Image: Bloomberg

(Bloomberg) -- Two former executives at State Street Corp. were indicted in what the U.S. Justice Department said was a "brazen fraud" involving secret commissions applied to billions of dollars in securities trades.

Ross McLellan, 44, and Edward Pennings, 45, were charged with securities fraud, wire fraud and conspiracy in federal court in Boston. They worked for "one of the world's largest asset managers and custody banks," according to the indictment, which didn't identify their employer. State Street spokeswoman Anne McNally didn't immediately return calls and an e-mail seeking comment.

McLellan and Pennings conspired between February 2010 and September 2011 to add secret commissions to fixed income and equity trades done for at least six clients of the bank's transition management business, according to U.S. Attorney Carmen Ortiz in Boston. That unit helped institutional clients move investments among asset managers and liquidate large portfolios. Those commissions were charged on top of fees that clients already agreed to pay, prosecutors said.

"The secret conversations and backroom plotting laid bare in today's charges paint a vivid picture of a brazen fraud," Ortiz said Tuesday in a statement. The men "plotted to overcharge their clients by millions of dollars, and to hide their tracks."

BROKER-DEALER

McLellan, of Hingham, Massachusetts, founded Harbor Analytics, according to the firm's website, which said he was an executive vice president for State Street Global Markets. The indictment said he was president of the bank's U.S. broker-dealer subsidiary. McLellan is scheduled to appear in court Tuesday afternoon. His lawyer wasn't immediately identified.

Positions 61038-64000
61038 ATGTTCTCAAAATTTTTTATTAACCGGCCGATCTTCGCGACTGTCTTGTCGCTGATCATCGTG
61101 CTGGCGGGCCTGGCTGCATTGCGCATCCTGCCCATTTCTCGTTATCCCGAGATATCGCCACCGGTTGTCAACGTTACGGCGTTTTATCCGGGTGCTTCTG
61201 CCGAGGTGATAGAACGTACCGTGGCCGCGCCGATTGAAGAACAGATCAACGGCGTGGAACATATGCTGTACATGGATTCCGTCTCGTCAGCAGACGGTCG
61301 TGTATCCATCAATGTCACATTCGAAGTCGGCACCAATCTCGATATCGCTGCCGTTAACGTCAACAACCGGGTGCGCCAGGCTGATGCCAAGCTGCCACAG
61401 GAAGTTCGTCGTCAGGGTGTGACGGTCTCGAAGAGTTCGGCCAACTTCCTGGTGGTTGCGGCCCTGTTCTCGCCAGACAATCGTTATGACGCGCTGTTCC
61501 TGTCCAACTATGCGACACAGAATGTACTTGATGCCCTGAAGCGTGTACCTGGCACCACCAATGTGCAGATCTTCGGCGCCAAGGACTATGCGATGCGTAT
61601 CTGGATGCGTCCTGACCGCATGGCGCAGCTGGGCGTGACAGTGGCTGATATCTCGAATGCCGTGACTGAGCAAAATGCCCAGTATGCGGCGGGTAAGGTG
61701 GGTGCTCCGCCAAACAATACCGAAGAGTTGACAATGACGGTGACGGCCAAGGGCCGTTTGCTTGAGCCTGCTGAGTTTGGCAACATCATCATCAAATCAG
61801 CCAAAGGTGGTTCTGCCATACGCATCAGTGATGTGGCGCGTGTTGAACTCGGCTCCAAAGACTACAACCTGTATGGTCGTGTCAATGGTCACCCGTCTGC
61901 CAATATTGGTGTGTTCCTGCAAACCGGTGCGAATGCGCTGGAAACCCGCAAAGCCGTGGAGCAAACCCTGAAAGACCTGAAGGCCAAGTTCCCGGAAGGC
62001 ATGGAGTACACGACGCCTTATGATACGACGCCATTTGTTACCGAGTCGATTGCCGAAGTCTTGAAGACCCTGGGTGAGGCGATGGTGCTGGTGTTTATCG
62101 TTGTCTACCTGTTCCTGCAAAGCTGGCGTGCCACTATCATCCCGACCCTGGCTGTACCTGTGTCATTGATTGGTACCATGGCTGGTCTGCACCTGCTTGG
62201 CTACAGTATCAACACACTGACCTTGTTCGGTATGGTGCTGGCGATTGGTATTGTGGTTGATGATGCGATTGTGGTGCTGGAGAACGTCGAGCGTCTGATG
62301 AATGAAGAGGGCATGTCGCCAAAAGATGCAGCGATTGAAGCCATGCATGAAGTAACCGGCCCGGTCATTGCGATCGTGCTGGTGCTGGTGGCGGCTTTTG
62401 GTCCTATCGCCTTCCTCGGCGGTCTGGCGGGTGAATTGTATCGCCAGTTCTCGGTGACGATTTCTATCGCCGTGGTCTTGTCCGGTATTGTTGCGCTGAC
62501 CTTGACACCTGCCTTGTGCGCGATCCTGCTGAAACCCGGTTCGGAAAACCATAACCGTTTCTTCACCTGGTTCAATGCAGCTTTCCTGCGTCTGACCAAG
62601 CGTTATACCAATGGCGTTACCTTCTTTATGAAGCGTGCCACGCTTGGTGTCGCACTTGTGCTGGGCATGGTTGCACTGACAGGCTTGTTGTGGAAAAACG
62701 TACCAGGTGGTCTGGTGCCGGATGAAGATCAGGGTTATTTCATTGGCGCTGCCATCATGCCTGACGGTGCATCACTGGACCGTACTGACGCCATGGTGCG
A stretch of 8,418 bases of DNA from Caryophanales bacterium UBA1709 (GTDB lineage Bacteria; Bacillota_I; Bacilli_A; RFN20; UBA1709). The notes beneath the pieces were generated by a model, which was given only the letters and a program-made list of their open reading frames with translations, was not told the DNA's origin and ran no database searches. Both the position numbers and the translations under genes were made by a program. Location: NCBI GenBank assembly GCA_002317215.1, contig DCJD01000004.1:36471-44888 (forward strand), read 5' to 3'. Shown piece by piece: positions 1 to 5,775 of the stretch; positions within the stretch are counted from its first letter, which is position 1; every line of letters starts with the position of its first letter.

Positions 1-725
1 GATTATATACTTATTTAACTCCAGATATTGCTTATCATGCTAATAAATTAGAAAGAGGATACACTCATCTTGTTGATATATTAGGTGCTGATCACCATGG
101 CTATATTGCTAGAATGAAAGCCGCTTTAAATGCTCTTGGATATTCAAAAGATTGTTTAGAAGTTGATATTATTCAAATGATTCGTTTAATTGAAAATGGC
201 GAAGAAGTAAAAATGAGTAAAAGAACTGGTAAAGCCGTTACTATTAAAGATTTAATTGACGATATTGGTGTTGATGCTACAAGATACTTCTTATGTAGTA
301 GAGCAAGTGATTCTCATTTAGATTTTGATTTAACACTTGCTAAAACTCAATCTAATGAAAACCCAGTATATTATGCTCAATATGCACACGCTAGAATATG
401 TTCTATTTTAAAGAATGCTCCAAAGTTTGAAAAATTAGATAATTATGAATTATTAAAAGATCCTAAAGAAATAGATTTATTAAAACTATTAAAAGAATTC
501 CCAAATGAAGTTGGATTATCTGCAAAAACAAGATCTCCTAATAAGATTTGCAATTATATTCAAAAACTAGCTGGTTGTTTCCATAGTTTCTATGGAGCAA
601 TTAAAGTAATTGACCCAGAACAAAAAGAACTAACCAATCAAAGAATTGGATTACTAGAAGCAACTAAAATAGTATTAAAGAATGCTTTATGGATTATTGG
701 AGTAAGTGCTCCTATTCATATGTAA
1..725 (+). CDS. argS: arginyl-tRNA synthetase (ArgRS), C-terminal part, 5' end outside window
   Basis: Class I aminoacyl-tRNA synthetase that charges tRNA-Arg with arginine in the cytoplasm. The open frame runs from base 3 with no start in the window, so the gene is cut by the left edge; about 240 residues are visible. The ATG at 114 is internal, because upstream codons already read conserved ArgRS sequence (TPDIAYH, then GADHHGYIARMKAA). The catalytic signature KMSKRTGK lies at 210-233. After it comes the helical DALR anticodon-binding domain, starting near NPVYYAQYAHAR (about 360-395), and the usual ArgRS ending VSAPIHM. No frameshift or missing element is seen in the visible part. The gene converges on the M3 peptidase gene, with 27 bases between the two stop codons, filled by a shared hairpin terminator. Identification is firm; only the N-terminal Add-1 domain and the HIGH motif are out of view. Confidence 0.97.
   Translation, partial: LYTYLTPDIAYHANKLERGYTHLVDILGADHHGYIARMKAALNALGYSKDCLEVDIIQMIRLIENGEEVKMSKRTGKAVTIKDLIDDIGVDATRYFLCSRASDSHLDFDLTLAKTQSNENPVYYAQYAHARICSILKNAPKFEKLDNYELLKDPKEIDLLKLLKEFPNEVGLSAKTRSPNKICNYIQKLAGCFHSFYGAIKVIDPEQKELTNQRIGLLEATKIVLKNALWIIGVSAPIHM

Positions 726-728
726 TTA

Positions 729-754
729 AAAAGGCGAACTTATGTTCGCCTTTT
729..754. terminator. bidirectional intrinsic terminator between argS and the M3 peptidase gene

Pennings, who reported to McLellan, worked in the London office as a senior managing director and head of the bank's portfolio solutions group for Europe, the Middle East and Africa, according to the indictment. He is believed to be living abroad, according to Ortiz's statement.

The defrauded clients included an Irish government pension fund, a British government pension fund and a Middle East sovereign wealth fund, according to the indictment.

State Street.'s U.K. unit was fined 22.9 million pounds ($32.4 million) by the Financial Conduct Authority in January 2014 for charging clients "substantial" mark-ups without their consent.

UNDISCLOSED FEES

State Street "developed and executed a deliberate strategy" to charge undisclosed fees on top of agreed management or commission payments at a unit that helps institutions restructure their investments, the FCA said at the time.

State Street is a custody bank, keeping records, tracking performance and lending securities for institutional investors including mutual funds, pension funds and hedge funds. It is also one of the largest providers of exchange-traded funds globally and manages investments for individuals and institutions.

State Street has in recent years faced regulatory probes on matters including foreign-exchange trading and soliciting business from public pension plans.

The firm has said it expected to face an enforcement action after failing to comply with the Bank Secrecy Act, anti-money laundering rules and U.S. economic sanctions. It agreed in January to pay $12 million to settle U.S. Securities and Exchange Commission claims that a former senior vice president helped route illicit cash payments and political contributions to win business from Ohio pension funds. State Street didn't admit or deny the SEC's findings.

The case is U.S. v. McLellan, 16-cr-10094, U.S. District Court, District of Massachusetts (Boston).

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